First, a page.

RAINIER -- Every bit of uranium that powered the Trojan nuclear power plant for 16 years is still there, just outside the town of Rainier.
However, the spent fuel rods are no longer sitting in water and boric acid filled pools like waste at the troubled nuclear plant in Japan.
In 2003, the used fuel rods were transferred from a cooling pool where they rested for a decade after the plant shut down in 1992.
The waste is now stored inside 34 stainless steel containers, each surrounded by 150 ton casks made of concrete.
Portland General Electric officials said the storage site is engineered to withstand a 9.0 earthquake, even a Tsunami or dam break along the Columbia river.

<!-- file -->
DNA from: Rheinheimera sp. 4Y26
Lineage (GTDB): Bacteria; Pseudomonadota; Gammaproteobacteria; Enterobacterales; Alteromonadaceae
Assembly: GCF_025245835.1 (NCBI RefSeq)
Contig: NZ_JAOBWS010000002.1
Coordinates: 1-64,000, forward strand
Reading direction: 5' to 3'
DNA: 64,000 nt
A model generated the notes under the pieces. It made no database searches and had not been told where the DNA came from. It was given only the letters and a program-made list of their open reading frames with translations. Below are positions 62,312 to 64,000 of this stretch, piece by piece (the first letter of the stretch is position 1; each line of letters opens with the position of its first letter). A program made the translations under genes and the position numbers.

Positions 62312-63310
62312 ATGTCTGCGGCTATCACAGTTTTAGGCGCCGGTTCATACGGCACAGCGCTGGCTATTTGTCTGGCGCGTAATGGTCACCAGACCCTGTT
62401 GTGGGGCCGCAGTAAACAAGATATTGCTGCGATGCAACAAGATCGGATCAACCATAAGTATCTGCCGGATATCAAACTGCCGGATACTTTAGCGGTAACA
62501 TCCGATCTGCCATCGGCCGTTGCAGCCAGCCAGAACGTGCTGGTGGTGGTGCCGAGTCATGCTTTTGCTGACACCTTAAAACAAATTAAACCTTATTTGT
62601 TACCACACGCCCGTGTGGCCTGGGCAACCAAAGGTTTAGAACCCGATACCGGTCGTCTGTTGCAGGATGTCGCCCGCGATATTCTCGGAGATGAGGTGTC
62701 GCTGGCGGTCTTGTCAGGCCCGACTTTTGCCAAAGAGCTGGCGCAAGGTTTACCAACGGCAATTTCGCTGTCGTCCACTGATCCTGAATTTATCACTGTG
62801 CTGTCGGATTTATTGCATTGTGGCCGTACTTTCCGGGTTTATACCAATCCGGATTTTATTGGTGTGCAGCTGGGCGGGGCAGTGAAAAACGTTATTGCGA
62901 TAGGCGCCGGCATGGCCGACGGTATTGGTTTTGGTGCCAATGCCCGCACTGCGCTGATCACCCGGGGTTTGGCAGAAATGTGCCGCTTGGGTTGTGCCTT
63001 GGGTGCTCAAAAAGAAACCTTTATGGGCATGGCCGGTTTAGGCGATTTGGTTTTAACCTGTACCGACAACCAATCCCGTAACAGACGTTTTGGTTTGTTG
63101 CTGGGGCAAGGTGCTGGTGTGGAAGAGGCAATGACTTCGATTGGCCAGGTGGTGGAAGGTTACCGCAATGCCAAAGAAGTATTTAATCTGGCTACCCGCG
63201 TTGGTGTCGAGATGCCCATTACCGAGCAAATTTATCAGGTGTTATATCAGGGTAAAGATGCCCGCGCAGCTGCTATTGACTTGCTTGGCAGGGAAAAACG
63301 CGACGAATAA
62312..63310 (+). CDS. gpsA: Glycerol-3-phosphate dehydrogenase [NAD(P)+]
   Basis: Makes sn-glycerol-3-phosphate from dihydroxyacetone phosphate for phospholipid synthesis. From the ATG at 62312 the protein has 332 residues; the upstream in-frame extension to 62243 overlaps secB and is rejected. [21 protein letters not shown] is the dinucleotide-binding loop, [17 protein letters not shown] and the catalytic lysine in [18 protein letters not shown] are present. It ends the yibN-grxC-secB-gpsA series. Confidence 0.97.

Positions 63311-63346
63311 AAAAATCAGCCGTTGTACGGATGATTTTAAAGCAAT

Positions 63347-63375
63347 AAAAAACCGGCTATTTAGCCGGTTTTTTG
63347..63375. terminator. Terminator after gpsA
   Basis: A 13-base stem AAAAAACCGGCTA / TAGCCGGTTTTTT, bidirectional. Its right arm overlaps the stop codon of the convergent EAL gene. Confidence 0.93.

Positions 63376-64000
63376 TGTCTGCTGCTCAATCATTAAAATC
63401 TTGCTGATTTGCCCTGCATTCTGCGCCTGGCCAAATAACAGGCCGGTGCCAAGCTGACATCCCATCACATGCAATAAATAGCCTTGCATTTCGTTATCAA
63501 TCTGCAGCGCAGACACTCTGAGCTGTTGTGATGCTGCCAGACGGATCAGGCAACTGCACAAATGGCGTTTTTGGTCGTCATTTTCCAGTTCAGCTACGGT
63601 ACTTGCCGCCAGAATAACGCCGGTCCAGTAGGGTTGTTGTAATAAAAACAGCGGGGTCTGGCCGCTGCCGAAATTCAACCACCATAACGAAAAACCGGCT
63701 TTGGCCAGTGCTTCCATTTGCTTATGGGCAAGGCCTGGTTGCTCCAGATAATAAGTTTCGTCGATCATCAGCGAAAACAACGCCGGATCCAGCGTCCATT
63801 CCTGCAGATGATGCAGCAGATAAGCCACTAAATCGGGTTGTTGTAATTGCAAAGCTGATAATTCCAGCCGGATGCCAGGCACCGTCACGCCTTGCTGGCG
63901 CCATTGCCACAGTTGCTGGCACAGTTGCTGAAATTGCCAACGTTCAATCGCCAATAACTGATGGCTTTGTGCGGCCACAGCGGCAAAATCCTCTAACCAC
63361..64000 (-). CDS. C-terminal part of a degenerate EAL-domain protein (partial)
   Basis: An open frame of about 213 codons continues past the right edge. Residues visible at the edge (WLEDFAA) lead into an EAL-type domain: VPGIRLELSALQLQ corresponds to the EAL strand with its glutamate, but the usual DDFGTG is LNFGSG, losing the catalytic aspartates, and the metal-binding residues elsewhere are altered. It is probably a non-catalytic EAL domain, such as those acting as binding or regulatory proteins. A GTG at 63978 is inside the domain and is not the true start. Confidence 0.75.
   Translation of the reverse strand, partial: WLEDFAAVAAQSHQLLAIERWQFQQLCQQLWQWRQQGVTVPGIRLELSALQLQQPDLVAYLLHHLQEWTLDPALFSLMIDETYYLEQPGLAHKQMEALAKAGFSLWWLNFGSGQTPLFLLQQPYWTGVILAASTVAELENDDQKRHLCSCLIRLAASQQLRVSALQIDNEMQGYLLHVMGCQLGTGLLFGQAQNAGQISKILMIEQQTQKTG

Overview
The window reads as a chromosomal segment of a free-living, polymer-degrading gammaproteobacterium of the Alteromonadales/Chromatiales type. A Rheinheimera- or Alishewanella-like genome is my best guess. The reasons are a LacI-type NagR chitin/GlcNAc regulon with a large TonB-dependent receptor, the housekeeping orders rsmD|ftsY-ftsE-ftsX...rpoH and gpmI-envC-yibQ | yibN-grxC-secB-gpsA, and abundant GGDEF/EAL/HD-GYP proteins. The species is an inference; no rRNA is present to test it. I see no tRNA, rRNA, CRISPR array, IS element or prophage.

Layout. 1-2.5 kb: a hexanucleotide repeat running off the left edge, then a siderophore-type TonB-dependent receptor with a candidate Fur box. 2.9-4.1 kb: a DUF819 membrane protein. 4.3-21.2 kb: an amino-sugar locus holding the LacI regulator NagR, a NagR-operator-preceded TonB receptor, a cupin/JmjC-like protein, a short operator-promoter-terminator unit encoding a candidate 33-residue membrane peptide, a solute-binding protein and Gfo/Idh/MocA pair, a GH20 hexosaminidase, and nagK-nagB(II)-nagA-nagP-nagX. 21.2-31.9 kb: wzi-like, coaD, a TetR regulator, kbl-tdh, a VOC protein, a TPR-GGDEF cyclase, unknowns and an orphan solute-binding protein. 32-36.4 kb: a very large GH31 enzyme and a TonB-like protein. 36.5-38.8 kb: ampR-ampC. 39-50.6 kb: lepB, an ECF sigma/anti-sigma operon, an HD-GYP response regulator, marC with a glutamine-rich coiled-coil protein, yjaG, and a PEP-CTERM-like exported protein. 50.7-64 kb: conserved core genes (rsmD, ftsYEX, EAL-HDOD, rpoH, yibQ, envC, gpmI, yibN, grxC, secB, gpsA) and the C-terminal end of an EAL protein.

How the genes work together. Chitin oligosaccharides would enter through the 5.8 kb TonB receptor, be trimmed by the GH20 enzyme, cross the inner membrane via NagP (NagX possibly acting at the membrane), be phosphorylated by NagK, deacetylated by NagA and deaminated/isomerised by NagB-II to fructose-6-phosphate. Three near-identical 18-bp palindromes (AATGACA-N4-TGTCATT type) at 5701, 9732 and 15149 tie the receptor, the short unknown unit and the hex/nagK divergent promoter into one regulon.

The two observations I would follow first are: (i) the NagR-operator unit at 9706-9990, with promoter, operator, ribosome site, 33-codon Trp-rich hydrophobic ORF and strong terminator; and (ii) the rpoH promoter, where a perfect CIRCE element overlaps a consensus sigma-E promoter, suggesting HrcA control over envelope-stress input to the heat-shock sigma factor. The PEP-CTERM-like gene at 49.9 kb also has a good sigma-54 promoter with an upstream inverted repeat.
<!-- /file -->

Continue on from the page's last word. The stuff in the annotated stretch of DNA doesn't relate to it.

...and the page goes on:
"Even if the site was covered by water, it's a passive cooling system, which means it doesn't require any power source and the reality is that water could cool it just as well as air does," said PGE spokesperson Steve Corson.
The storage containers rest 45 feet above sea level and are surrounded by security 24 hours a day. They were designed to eventually be transported to a nuclear waste depository.
However, the federal government still doesn't have one, so the concrete cylinders containing radioactive waste will likely remain in Oregon for many decades.